Faith in Waipa
By Christine Bryant
Lay Minister, St John’s Anglican Church
High summer – the time of the year gardeners look forward to. At least this is true for those lucky enough to live in the sunny, fertile Waikato!
Those seeds, nurtured in September, became little seedlings which were planted out around Labour Weekend. Hours of careful weeding and watering have followed. At last, tomatoes which have been green on the vine for the last four weeks suddenly turn red. Within days there is a glut of tomatoes. Zucchini, with their huge yellow flowers, appear as if by magic every morning. If you don’t pick them for a couple of days, they become marrows. Oh well, our two heifers love to be hand-fed slices of zucchini. Sweet corn with its pale yellow silk, starts to go brown. Yum! – mouth-watering corn cobs on the BBQ.
And so it goes on: peas, beans, capsicum, aubergine, lettuce, radish, cucumber, not to mention the ripening pumpkins and butternut. Then there are the fruit trees, beautiful pink blossoms in spring have turned into red plums, golden peaches and crisp apples.
If you have gardened in the Waikato all your life, you may take this bounty for granted, moaning about kilos of plums to be dealt with. However, if you have tried to garden for 40 years in the teeth of a Wellington nor’wester, you give thanks for every small cherry tomato which makes it to ripe enough to eat.
A garden rewards you amply if you give it some care and attention. I am new enough to Te Awamutu to be amazed every summer at the prolific harvest from our garden and orchard which, six years ago, was paddock. Of course, working the land doesn’t always go according to plan. We can all feel desperately sorry for those orchardists who have lost their entire crop due to unseasonable heavy rain and hail.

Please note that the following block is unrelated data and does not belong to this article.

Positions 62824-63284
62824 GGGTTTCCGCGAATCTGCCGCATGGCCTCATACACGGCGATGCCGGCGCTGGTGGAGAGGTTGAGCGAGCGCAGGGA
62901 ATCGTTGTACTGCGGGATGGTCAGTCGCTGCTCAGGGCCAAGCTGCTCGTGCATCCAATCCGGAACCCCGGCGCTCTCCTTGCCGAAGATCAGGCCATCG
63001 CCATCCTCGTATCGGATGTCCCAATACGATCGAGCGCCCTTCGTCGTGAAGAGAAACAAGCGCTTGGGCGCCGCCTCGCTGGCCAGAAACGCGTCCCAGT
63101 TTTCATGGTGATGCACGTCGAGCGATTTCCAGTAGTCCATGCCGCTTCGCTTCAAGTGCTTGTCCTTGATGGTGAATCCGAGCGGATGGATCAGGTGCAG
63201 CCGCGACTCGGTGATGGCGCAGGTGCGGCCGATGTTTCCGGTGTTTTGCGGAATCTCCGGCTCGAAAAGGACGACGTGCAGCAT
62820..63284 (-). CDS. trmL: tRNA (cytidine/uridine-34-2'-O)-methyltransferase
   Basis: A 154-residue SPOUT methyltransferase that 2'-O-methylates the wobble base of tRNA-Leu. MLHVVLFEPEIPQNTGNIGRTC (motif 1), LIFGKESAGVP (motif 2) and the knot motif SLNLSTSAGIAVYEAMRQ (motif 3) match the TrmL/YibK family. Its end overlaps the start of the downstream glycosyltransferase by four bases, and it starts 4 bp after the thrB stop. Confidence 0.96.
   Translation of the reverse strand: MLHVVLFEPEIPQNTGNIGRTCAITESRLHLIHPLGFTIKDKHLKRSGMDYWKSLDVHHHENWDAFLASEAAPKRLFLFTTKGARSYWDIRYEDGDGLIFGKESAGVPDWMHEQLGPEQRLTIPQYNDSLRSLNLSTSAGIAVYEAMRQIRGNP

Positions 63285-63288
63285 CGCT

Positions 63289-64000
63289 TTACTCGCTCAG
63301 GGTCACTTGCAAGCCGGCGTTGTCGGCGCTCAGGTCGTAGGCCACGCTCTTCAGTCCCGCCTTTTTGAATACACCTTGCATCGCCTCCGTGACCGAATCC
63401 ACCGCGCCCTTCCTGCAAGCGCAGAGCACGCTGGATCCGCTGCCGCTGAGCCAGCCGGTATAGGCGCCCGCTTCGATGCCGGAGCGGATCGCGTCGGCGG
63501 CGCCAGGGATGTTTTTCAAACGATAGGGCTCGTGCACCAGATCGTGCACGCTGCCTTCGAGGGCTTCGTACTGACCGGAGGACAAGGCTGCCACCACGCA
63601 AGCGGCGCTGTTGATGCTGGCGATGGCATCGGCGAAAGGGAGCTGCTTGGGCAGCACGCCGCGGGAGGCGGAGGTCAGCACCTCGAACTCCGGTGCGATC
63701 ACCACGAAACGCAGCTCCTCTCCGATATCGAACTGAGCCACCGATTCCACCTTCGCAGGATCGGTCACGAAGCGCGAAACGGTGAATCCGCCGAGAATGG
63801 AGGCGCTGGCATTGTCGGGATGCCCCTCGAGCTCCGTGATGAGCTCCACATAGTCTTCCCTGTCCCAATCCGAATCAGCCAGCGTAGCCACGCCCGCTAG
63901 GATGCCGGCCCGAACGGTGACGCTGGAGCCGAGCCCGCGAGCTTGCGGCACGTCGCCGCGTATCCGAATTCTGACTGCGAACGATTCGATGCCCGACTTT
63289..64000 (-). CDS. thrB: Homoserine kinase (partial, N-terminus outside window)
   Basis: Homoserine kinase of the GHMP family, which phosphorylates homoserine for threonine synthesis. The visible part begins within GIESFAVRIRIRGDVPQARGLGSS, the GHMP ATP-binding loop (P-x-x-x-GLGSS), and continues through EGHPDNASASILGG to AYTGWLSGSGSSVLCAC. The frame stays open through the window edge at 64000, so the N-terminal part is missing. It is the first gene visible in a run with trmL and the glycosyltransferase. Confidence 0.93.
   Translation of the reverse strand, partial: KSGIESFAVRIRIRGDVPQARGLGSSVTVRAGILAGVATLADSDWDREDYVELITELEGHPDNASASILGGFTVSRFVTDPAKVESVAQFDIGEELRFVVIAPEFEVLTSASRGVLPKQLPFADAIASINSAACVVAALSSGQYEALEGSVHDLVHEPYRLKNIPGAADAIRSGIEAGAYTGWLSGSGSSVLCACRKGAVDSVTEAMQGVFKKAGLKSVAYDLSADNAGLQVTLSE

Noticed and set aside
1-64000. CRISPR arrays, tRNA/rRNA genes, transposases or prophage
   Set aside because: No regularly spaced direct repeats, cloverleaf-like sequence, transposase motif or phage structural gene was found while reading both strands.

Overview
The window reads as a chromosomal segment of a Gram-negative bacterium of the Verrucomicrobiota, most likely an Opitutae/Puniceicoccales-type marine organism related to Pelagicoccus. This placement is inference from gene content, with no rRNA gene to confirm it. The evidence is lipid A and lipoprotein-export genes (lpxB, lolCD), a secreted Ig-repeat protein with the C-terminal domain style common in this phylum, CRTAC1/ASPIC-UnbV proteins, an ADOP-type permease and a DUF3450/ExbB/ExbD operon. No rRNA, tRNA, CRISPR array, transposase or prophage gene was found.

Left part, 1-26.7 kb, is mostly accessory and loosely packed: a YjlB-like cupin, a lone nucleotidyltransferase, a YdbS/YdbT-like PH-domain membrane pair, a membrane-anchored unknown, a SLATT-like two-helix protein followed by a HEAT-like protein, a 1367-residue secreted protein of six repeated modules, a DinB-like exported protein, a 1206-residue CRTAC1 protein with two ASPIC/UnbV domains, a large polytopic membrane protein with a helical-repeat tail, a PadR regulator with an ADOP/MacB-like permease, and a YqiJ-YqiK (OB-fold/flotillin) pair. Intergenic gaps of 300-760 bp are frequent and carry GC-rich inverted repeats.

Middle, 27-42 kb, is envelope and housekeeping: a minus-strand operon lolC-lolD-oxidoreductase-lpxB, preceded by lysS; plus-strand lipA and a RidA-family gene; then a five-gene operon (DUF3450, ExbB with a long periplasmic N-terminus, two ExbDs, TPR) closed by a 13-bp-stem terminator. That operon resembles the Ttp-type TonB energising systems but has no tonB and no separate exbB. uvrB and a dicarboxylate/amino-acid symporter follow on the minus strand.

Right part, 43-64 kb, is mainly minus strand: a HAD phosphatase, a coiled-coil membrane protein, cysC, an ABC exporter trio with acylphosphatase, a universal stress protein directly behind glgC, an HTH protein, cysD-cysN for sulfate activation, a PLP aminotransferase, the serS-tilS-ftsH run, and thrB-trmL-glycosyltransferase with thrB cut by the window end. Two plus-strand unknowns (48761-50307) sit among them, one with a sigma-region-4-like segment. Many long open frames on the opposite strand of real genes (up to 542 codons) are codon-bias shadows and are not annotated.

Aside from enjoying the harvest yourself, I believe there are two further key blessings to be gained. Firstly, a garden is to be enjoyed. What is more pleasurable in the summer than sharing a meal and conversation al fresco in the shade of a beautiful tree. Secondly, it is a real blessing to be able to give away the surplus. Those without space to grow fruit and veges always appreciate the fruits of our labours. Jesus accepted a drink of water from the Samaritan woman at the well and took the time to find out about her and her situation (John 4). Another time (Matthew 26), he said: “I was hungry and you gave me something to eat, I was thirsty and you gave me something to drink … Whatever you did for the least of people, you did for me.”
2020 is over, but the crisis of Covid will be with us for most of this year. In a time when many are unable to be with family and friends who live overseas, when many women find their jobs at risk, when livelihoods are still precarious, one of the best things we can do for our community is to live into these words of Jesus and share the bounty of our gardens.